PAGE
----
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United States Department of Agriculture

Agricultural Research Service

Title: Palearctic Seed Bugs, Raglius Alboacuminatus (Goeze) and Rhyparochromis Vulgaris (Schilling)(hemiptera: Heteroptera:rhyparochromidae), Newly Established in the United States

item Henry, Thomas

Submitted to: Proceedings of the Entomological Society of Washington
Publication Type: Peer Reviewed Journal
Publication Acceptance Date: September 4, 2003
Publication Date: January 5, 2004
Citation: Henry, T.J. 2004. Palearctic seed bugs, raglius alboacuminatus (goeze) and rhyparochromis vulgaris (schilling)(hemiptera: heteroptera:rhyparochromidae), newly established in the united states. Proceedings of the Entomological Society of Washington. 106: 513-522

Interpretive Summary: Seed bugs are serious nuisance pests. They may invade houses and other buildings in large numbers, causing anxiety among homeowners and creating costly control expenses for commercial establishments. Two invasive Old World seed bugs are recorded for the first time in North America, one from California and northern Utah and the other from Oregon and Washington. A diagnosis, description, photograph of the adult, summary of the literature, and notes on the biology and habitat for each seed bug are given to separate these invasive bugs from native North American species. This information will be important to state, federal, and extension workers involved in identifying and tracking recently established exotic insects to determine their pest status and environmental impact in the United States.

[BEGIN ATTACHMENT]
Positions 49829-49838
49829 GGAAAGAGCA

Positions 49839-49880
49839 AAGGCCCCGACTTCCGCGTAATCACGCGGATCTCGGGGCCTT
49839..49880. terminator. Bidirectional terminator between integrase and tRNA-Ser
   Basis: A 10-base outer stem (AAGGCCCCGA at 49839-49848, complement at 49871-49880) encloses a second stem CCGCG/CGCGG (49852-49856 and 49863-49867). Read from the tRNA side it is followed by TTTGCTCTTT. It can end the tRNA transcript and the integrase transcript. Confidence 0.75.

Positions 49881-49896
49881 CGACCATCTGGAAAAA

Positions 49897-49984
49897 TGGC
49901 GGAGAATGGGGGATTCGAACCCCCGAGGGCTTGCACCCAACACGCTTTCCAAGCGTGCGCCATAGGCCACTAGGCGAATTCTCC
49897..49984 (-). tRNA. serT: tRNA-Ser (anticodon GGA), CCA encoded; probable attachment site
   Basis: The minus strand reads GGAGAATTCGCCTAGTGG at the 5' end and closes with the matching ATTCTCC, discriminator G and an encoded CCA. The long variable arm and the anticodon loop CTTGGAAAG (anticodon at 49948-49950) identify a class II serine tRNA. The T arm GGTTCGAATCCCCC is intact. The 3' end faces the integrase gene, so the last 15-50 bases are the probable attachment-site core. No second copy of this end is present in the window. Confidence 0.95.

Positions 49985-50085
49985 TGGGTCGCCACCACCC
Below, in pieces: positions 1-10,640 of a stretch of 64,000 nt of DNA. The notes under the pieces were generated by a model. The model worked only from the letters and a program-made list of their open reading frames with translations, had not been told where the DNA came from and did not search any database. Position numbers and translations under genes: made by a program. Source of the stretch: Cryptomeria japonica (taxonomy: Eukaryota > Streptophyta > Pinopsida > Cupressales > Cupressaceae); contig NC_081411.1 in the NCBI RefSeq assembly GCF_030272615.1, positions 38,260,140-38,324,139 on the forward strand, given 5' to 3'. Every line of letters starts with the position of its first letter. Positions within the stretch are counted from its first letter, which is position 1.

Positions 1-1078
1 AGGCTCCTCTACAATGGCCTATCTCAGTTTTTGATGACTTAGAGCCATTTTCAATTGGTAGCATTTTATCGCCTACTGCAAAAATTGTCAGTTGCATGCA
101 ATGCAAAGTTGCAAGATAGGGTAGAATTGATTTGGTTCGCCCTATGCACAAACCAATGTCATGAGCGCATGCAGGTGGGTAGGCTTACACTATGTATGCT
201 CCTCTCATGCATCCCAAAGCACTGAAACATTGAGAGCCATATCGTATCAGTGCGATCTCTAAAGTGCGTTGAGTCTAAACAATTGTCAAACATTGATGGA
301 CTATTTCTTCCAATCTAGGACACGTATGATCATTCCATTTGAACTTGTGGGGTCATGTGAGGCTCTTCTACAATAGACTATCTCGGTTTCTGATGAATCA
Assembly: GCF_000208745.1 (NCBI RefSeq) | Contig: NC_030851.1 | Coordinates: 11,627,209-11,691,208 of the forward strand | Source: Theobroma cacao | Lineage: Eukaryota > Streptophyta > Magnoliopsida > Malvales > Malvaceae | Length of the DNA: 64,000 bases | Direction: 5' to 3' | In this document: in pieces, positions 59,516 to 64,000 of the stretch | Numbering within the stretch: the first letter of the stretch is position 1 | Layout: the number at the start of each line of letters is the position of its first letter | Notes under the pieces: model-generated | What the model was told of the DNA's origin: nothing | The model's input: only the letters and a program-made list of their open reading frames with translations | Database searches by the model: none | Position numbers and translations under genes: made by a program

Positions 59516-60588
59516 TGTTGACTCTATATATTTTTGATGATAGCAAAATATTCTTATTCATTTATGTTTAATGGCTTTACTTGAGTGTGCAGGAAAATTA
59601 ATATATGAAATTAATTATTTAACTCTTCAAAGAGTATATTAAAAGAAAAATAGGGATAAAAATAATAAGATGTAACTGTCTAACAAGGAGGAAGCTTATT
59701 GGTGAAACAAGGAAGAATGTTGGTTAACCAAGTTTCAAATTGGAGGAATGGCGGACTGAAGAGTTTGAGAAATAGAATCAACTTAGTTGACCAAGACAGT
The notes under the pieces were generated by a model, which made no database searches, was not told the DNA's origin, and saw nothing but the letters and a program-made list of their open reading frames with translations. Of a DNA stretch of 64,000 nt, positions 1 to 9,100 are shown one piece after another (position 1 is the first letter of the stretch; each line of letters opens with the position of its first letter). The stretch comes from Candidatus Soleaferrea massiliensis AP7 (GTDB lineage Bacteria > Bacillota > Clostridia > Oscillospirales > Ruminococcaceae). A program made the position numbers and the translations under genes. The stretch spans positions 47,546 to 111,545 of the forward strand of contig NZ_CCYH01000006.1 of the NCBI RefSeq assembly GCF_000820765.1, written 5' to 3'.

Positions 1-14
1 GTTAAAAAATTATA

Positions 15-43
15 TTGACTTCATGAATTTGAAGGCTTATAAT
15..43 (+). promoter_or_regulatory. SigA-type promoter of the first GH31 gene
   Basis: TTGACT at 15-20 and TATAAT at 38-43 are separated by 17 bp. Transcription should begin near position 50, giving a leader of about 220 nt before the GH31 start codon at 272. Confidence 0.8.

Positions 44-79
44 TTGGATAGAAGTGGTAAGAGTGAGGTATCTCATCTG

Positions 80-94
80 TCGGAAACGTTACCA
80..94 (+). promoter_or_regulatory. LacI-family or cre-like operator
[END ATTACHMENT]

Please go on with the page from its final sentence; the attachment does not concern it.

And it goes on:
Technical Abstract: Two invasive Palearctic rhyparochromids (Lygaeoidea: Rhyparochromidae) are recorded for the first time in North America. Raglius alboacuminatus Goeze is reported from California and northern Utah and Rhyparochromus vulgaris (Schilling) from Oregon and Washington. Although not considered major agricultural pests, these invasive bugs have become serious nuisance pests, invading homes and commercial establishments in large numbers. Provided for each are a summary of the literature, notes on the biology and habitat, diagnosis, description, and photographs of the adult to help separate these nonindigenous bugs from other North American Rhyparochromidae.

Last Modified: 4/19/2015
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